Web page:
The international business community in general, and the global pharmaceutical industry, are essential to effectively stem the spread of viral diseases worldwide.  Such partners are critical in preparedness against potential pandemics and in stopping the spread of viruses as they appear.  Viruses, viral disease and epidemics and the resultant health problems know no boundaries and spread rapidly beyond national borders causing fear, panic and uncertainty in addition to untold and potentially devastating economic and social consequences.  As we well know from the current pandemic, businesses and corporations throughout the world are neither prepared nor immune and, for this reason, must collaborate, partner and work with organizations such as the World Health Organization and the Global Virus Network to mitigate, be prepared for and respond to viruses, viral disease and epidemics that are becoming far more commonplace, dangerous and harmful.

“Gilead is honored to join the GVN Healthcare & Pharma Center for Excellence Coalition,” said Dr. Cihlar. “As we emerge from the COVID pandemic, it is partnerships like these that underscore the important role of industry in preparing for potential future outbreaks by supporting world class science, as well as education on broader pandemic threats beyond COVID.”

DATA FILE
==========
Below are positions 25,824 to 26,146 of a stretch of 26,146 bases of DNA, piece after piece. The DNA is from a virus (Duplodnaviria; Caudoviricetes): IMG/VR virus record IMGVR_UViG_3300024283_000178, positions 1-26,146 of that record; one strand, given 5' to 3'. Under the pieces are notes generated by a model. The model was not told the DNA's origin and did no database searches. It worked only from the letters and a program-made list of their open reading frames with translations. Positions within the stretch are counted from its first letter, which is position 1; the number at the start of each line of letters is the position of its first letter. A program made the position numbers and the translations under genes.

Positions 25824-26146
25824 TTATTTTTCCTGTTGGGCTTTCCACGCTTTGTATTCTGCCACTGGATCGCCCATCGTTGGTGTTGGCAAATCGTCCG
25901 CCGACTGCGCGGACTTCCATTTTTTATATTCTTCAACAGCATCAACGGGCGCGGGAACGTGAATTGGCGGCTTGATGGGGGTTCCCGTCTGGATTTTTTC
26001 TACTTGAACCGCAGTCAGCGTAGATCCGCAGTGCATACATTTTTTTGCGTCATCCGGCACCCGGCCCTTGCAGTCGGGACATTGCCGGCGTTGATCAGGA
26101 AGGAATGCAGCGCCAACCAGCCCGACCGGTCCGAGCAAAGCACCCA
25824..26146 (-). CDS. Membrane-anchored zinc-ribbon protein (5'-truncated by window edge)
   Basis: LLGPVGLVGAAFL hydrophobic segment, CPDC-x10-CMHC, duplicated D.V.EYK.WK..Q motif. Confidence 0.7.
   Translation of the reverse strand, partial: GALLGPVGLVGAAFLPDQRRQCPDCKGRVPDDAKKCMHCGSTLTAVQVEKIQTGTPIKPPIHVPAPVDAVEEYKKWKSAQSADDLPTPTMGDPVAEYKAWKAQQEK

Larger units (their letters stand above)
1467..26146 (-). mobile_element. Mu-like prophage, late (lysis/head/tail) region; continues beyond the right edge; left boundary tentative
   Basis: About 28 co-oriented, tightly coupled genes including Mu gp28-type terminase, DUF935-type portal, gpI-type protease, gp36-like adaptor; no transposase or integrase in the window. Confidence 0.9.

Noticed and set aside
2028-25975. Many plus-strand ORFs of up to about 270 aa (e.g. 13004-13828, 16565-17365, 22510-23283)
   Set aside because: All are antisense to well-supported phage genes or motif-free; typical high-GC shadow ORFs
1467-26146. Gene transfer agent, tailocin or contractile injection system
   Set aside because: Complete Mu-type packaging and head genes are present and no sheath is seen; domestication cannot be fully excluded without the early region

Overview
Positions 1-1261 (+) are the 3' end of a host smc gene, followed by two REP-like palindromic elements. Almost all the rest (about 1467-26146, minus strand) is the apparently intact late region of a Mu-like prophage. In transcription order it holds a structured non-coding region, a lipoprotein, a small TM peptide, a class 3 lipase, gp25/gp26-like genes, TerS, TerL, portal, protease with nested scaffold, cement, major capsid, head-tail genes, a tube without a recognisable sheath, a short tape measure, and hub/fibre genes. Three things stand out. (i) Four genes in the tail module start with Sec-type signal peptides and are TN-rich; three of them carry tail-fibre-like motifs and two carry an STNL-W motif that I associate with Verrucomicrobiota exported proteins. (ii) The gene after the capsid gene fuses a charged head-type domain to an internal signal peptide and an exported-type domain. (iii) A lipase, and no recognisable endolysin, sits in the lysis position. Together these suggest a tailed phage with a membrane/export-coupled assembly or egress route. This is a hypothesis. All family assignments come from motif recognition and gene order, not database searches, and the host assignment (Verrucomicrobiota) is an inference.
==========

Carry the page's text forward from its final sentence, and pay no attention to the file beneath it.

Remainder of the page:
“We are so delighted to have a Gilead relationship knowing well their outstanding contributions to therapeutic anti-viral drug development,” said Dr. Gallo.  “We look forward to growing GVN’s industry partnerships with organizations such as Gilead, Sanofi and Abbott as they are interested in a direct dialogue and collaborative partnership with scientists at the leading edge of viral research and drug and vaccine development.  Our partnerships help train the next generation of virologists to understand what they need to do as scientists working in the industry.  Should these researchers decide to pursue a career in academia and want to see some of their discoveries developed into a product, they will have a good idea about what an industry partner needs. Further, the Coalition partnership will equip candidates with the entrepreneurial spirit that will enable them to pursue a promising career in academia and/or industry.”

The GVN is a global authority and resource for the identification and investigation, interpretation and explanation, control and suppression, of viral diseases posing threats to mankind.  It enhances the international capacity for reactive, proactive and interactive activities that address mankind-threatening viruses and addresses a global need for coordinated virology training through scholarly exchange programs for recruiting and training young scientists in human and animal virology.  The GVN also serves as a resource to governments and international organizations seeking advice about viral disease threats, prevention or response strategies, and GVN advocates for research and training on virus infections and their many disease manifestations.